This image from NASA's Mars Global Surveyor shows an example of the extremely odd, seemingly scrambled layered rocks exposed by erosion near the deepest part of the deepest basin on Mars, Hellas.

30 September 2006
This Mars Global Surveyor (MGS) Mars Orbiter Camera (MOC) image shows an example of the extremely odd, seemingly scrambled layered rocks exposed by erosion near the deepest part of the deepest basin on Mars, Hellas. This pattern of eroded, and perhaps deformed layers was once exposed to the martian surface, then buried, and more recently exposed again. The story behind these layers is not really understood; some members of the MOC team have -- for nearly 9 years now -- taken to calling these features, "taffy-pull terrain."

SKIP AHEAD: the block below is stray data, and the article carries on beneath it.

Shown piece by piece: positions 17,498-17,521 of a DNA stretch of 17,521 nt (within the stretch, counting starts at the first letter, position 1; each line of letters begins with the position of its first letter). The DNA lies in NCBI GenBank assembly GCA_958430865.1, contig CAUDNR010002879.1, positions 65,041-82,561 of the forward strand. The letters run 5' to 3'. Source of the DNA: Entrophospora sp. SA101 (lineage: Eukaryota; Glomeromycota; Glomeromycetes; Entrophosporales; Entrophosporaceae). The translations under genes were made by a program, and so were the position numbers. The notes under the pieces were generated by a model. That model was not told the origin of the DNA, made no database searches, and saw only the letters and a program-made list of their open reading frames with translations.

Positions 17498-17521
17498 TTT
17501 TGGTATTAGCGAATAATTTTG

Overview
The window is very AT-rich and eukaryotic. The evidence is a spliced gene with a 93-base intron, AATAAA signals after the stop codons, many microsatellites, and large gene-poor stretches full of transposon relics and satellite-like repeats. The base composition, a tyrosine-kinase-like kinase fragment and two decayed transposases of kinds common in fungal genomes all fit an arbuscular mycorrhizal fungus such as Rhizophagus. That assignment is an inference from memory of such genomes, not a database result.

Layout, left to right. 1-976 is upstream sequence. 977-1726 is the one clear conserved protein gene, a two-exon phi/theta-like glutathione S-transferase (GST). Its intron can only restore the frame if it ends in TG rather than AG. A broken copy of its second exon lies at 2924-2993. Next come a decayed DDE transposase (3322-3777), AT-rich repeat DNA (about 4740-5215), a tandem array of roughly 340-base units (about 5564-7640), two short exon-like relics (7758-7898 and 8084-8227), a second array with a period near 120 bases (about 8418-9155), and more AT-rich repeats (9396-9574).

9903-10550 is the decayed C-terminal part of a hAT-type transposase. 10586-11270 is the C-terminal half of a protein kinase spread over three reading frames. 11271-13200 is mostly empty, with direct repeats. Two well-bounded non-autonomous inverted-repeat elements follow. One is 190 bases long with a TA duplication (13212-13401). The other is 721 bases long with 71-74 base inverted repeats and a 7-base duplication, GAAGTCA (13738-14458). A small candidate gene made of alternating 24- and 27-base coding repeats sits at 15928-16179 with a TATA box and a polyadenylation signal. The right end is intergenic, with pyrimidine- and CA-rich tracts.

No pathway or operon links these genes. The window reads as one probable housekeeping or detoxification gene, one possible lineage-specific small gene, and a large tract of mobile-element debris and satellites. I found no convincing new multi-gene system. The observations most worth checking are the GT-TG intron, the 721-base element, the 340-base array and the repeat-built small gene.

Location near: 43.1°S, 307.3°W
Image width: ~3 km (~1.9 mi)
Illumination from: upper left
Season: Southern Spring

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